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The Mass Media

The Mass Media

The Mass Media

In support of swear censorship

Bianca Oppedisano
A man yells at someone through a megaphone. Illustration by Bianca Oppedisano / Mass Media Staff

Something peculiar happened to me the other day. I was moseying about campus when suddenly, the person walking directly in front of me had the bright idea to stop dead in their tracks, smack-dab in the middle of the hallway. Without missing a beat, I cleared my throat, took a deep breath and bellowed out a quick, “Get out of the way you dull f—!” However, much to my surprise, the victim of my verbal bombardment hardly reacted. If anything, they didn’t care. It was at this moment that a startling revelation dawned on me: Swears have lost their power. 

Gone are the days when a perfectly timed obscenity could leave your opponent writhing on the floor. Gone are the days when the dropping of a nuclear F-bomb could leave them wandering mindlessly through the radiated wastelands of your foul-mouthed fallout. Gone are the days when one could express the depths of their disappointment through the uttering of a simple profanity. But how did we let this happen? The answer is quite simple: overuse. 

The market of human discourse has become so oversaturated by these so-called “dirty words” that they no longer carry the weight they used to. The reason for this is due to censorship, or should I say, the lack thereof. Whether it be via television, newspaper article or billboard advertisement, I’ve noticed a far greater number of uncensored profanities being used when compared to years past. People seem willing to just throw these words around willy-nilly, hoping to catch a cheap laugh or cultivate a bit of shock, and in doing so, they strip these words of their significance.  

When a bad word is used frequently enough, people grow accustomed to it, and it becomes socially acceptable. Something that was once a punch in the balls becomes a flick on the di—. Now, I don’t mean to come off as a linguistic prude—I happen to have quite the potty mouth myself. I am not advocating for the abolition of swears in the media, I am advocating for their censorship, not because I want to spare people from their potential offensiveness, but because I want them to be truly offended when I use these words on them in real life. At all costs, whatever it takes, we must protect the sacredness of vulgarity.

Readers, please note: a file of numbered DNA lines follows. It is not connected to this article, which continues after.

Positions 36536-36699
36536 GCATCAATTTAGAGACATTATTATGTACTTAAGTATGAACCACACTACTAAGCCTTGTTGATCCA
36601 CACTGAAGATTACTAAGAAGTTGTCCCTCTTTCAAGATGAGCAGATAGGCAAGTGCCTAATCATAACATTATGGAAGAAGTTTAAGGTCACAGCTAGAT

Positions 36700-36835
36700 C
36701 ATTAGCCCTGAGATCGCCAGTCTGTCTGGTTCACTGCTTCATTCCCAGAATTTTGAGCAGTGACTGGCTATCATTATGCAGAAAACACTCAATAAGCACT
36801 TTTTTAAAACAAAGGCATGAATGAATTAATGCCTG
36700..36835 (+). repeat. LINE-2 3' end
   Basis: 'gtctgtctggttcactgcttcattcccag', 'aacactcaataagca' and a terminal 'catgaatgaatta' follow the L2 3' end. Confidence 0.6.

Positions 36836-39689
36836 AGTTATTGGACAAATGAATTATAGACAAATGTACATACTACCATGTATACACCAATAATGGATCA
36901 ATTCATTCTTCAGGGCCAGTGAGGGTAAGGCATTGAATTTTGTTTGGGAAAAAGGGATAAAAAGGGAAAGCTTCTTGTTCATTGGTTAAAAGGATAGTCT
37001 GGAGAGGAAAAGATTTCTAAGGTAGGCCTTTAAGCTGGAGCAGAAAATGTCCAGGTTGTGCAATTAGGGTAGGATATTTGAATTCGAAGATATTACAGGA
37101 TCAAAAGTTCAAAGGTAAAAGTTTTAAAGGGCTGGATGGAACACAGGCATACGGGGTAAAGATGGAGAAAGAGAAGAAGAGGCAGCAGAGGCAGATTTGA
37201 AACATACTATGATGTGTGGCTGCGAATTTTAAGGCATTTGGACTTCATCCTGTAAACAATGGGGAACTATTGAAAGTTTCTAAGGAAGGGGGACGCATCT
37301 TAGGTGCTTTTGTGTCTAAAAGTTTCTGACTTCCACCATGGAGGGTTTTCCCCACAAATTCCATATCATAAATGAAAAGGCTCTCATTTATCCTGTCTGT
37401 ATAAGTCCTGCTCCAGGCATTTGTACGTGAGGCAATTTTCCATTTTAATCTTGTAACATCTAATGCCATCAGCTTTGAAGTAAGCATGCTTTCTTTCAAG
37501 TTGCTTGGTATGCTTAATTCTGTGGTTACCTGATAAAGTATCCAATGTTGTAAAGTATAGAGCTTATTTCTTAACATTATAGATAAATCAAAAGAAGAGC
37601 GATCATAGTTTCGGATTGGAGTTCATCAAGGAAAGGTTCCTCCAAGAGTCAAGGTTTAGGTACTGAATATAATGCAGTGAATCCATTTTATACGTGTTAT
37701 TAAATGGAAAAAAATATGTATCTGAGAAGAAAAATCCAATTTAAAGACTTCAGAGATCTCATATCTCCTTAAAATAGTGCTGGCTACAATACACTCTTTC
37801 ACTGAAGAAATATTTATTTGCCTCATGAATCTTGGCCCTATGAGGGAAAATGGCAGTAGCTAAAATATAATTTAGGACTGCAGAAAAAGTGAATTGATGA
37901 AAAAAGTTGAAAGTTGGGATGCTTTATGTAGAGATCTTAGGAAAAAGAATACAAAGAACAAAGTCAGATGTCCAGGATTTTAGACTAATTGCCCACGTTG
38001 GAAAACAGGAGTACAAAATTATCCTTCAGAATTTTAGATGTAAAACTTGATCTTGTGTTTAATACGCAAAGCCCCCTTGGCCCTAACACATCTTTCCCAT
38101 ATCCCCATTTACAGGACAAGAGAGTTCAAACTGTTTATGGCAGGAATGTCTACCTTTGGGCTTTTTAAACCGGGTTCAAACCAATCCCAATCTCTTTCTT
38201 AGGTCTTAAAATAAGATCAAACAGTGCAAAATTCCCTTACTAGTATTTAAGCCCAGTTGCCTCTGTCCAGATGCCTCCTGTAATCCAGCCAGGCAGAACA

Imagine for a second, a world where cursing truly meant nothing. What would you do when somebody cut you off in traffic? When somebody sneezed in your face? When somebody looked at you the wrong way? Without easy-to-use, primarily-one-syllable words used to verbally lacerate your opponent’s sense of self-worth, you’ll be left to your own devices to craft original insults free of obscenity. I don’t know about you, but that’s a level of effort and creativity I am unwilling to adapt to. 

Of course, not all swears require censorship. You see, there are three distinct levels on the swear pyramid. At the bottom, you’ve got your foundational, baby town curses so innocent and juvenile that even a newborn could say them. These comprise words such as a—, ti—, di—, damn and yes, even bastard—if you see them censored here, it has nothing to do with me; blame my editors. At the top, you’ve got your genuinely bad curses that should probably never be said. Finally, in the middle is your Goldilocks zone. It’s here that the holy trinity of f—, s— and b— reside. These are the curses that are so satisfyingly spectacular that their power must be carefully conserved.

In conclusion: Swears are beautiful, and in order to preserve their raw offensiveness for generations to come, we must censor them in the media. But if you’re ever in a situation where you’re unsure whether or not censorship applies, remember this simple rule: the Grandma Rule. Essentially, if you would censor it in front of your grandma, you should probably censor it in the media. And maybe your grandma’s a bad b— with the tongue of a belligerent trucker, and if that’s the case, props to you, but even the baddest of b—es know enough to cover up that poo-poo mouth so that when they need it to stink, it truly reeks.  

About the Contributors
Joe DiPersio, Humor Editor
Bianca Oppedisano, Illustrator